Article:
The second morning of the trip we awoke a bit stiff and with the discovery that a crafty chipmunk or squirrel had managed to wander into sealed panniers to pilfer my almond supply. I know it was a rodent and not Anthony because he’s allergic to almonds, but now that I think about it more, I suspect there may have been collusion!
We exited the hiker/biker at Devil’s Lake ahead of most of our fellow cyclists and headed straight out for our first seciont of coastal riding after the Willamette Valley heat of the day before. What a difference! Foggy, temperatures in the low 60’s: this is what I remember from my last bicycle trip through Oregon.
After covering just enough miles to recognize that we were already a bit saddle-sore, we stopped for a great breakfast at Pacific Grind coffee shop on the south end of Lincoln City. I highly recommend this spot, which featured delicious baked goods and well-prepared coffee.
As is to be expected, passing Depoe Bay resulted in several stops to whale-watch along with all of the car-driving folk. In some instances on this day and the next, though, we had only to look out to the right while riding in order to glimpse the spouting blowholes and the shape of long, smooth backs breaking the water’s surface.
At one particular lookout (which I remembered having stopped at with Johanna two years earlier), we talked with a number of fellow bicycle tourists, including two men that ride the coast every year, bringing full camping gear but rarely camping. These guys were awesome, loaded with front and rear panniers and waterproof duffels over the top of the rear rack, but we couldn’t help but wonder why they bothered to bring camping gear at all. Maybe we will understand when we are older, but I doubt it.
We also had a photo taken at a scenic overlook by a friendly man and his wife, who had done many bike tours. He left us by saying, “just enjoy it while you can, because eventually some guy will stab you in the gut and you won’t be able to do it anymore.” Apparently, this actually happened to this poor man, but maybe not the best way to end the conversation?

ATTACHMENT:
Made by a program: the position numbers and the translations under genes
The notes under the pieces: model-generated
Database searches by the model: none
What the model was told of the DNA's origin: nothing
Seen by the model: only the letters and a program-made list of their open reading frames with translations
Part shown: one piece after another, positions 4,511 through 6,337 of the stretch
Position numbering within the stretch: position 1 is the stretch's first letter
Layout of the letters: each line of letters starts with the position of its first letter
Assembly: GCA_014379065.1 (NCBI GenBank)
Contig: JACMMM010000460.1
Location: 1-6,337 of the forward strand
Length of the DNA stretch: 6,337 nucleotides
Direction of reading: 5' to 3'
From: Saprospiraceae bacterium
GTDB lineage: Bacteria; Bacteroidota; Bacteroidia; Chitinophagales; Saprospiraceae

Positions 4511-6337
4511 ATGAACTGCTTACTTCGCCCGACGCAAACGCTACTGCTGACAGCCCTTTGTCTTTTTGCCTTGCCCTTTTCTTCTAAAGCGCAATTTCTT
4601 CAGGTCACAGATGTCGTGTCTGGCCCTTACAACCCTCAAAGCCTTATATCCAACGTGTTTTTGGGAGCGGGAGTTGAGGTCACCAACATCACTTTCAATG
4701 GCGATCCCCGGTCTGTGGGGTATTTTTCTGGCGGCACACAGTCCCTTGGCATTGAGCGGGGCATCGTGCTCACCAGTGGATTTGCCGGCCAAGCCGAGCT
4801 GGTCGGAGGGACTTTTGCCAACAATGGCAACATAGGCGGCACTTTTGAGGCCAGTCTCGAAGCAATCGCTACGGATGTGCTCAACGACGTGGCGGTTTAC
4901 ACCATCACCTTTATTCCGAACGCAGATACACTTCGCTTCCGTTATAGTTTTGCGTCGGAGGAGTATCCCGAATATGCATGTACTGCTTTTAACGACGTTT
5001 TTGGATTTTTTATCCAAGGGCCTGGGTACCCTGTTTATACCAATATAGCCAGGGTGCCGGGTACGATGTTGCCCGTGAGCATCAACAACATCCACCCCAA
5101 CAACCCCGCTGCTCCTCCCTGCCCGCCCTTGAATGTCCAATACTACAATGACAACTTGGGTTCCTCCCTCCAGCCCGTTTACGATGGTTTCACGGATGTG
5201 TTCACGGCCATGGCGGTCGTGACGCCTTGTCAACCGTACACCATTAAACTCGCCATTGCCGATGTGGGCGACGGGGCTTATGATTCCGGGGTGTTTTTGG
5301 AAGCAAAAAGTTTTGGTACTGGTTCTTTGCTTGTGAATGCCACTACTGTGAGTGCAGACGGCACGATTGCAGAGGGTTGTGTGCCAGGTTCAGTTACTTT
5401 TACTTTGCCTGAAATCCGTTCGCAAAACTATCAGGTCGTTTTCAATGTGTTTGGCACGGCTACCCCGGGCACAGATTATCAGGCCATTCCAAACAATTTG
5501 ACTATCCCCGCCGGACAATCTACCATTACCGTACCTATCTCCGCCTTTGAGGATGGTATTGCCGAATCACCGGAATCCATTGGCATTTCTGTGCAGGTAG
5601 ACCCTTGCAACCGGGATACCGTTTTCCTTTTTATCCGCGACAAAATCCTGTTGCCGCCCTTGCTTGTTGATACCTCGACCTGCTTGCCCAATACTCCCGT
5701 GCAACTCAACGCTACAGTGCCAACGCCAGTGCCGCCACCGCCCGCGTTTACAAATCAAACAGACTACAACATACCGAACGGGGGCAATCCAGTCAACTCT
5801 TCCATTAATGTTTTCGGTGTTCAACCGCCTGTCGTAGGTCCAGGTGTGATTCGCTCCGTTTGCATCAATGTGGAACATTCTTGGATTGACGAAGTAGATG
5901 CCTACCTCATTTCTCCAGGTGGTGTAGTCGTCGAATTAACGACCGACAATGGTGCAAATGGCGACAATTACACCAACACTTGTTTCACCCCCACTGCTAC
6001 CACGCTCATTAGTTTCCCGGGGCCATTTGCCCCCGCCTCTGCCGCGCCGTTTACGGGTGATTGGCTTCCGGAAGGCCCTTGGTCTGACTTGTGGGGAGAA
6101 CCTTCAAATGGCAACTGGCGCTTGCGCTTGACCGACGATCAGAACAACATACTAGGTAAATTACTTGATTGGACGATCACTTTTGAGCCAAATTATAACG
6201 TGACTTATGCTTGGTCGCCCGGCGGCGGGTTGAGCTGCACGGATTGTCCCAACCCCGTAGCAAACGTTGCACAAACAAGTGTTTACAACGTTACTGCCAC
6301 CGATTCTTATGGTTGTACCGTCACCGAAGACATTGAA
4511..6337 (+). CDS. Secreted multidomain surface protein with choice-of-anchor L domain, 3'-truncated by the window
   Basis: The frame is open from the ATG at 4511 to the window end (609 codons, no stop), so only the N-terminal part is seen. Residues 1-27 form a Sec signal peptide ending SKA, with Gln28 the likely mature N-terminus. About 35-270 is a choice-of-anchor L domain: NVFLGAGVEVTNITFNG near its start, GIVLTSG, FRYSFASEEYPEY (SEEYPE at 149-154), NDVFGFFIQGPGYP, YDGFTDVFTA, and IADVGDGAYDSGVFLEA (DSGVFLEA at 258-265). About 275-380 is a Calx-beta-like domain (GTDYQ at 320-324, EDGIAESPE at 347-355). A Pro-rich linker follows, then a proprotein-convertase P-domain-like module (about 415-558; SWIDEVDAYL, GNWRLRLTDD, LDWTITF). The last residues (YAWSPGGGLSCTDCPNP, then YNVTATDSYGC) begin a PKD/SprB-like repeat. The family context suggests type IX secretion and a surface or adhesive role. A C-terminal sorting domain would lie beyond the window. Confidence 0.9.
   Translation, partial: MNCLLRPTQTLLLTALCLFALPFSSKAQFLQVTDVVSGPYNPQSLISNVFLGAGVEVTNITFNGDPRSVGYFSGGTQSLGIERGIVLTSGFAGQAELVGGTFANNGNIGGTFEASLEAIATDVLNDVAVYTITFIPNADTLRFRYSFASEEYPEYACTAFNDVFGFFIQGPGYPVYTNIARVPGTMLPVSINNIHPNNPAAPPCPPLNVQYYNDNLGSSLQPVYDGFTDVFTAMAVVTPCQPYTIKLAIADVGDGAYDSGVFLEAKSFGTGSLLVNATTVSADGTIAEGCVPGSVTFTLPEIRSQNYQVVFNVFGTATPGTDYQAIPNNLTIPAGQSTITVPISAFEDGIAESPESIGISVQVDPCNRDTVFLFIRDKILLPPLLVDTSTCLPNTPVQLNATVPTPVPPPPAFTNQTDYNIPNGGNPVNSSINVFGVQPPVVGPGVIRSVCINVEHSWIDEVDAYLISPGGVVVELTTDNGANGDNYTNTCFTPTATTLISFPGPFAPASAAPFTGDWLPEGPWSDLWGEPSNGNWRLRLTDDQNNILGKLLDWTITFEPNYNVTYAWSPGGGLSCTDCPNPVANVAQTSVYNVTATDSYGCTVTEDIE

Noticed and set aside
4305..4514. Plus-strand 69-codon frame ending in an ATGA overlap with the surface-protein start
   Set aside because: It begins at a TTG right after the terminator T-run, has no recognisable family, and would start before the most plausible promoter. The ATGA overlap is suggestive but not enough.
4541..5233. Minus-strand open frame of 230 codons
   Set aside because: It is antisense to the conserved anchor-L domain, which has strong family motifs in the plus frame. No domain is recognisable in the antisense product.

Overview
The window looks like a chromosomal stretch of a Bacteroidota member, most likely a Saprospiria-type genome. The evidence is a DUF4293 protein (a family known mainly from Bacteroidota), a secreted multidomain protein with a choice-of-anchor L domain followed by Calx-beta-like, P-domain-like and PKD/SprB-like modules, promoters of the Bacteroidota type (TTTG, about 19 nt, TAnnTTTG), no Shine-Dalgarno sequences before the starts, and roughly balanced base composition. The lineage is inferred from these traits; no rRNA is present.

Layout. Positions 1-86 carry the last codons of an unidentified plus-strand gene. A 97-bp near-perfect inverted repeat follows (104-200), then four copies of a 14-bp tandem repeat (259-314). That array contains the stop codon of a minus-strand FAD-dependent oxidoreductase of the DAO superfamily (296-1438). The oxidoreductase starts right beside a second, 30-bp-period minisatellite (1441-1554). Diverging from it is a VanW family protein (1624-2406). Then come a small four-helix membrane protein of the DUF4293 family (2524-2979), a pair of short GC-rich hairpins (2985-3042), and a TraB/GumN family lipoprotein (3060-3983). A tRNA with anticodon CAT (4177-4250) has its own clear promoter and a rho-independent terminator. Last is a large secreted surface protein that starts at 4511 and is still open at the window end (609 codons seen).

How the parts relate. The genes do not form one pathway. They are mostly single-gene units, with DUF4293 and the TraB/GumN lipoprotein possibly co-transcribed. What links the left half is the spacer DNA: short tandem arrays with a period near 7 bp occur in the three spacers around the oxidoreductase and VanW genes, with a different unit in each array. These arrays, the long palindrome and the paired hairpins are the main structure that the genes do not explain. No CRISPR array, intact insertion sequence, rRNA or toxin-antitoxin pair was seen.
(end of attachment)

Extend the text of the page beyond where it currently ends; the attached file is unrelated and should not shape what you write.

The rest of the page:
About 10-15 miles outside of Newport, the 101 heads up a hill, but an older iteration continues along the waterfront, providing cyclists with a natural advantage over car-propelled travelers. The secluded 101 alternate passes over Rocky Creek Bridge, which also happens to be featured on the front of the Oregon Coast Bike Map that can be found at state parks.
This bridge is worth a good, long stop, and the literature found there reveals the bridge’s history, as part of an early motor-vehicle route between Lincoln City and Newport. That 30+ mile journey took early drivers nearly a full 24-hour period to complete, while we rode our bikes the length of it in just 3-4 casual hours.
What with all the whale-watching and scenic coastal terrain viewing, we were getting a bit parched. Having enjoyed our stop at Yamhill Vineyards the day before, we decided that passing by The Flying Dutchman wine-tasting stop by Devil’s Punchbowl just as they opened for business was a sign from above. While we didn’t find the wine to quite match that of Yamhill, it was a worthy stop and we enjoyed conversing with the woman running shop.
Next up on our dazzling tour of some of Oregon’s most attractive seaside was the Yaquina Lighthouse. More whale-watching ensued along the adjacent coves and despite being mauled by large flies as we stood below the impressive lighthouse, this stop is another must-do. As we departed the lighthouse we had another sighting of the Belgian and Dutch cyclists, but onward we went, for we knew there would be beer at the end of the day’s ride.
After carefully following the coast bike route signs on the most indirect route through Newport, we passed one of only two bike shops we would see on our entire trip. Unfortunately, no new water bottles were purchased there, as the bike shop in Newport does not open its doors on Sunday!
Arriving at South Beach Campground midday (something that would turn out to be rare on this trip), we were greeted by not only the usual cheap hiker/biker rates, but also a welcome center with free coffee/tea and outlets to charge our electronics. I can’t say enough about the Oregon State Parks and the way they are set up to make campers (and particularly those arriving by foot or on two wheels) feel comfortable and well cared-for.
We set up camp quickly, because the bicycle tourists’ hunger was rearing its ugly head and more importantly, South Beach Campground is just a mile of bike path from the famous Rogue Brewery. A series of tastings, pints, and rounds of pub food ensued. Rogue hits the mark! Just make sure you get there early, because the waiting line for the small dining and bar space was 30+ people long when we left at around 4pm.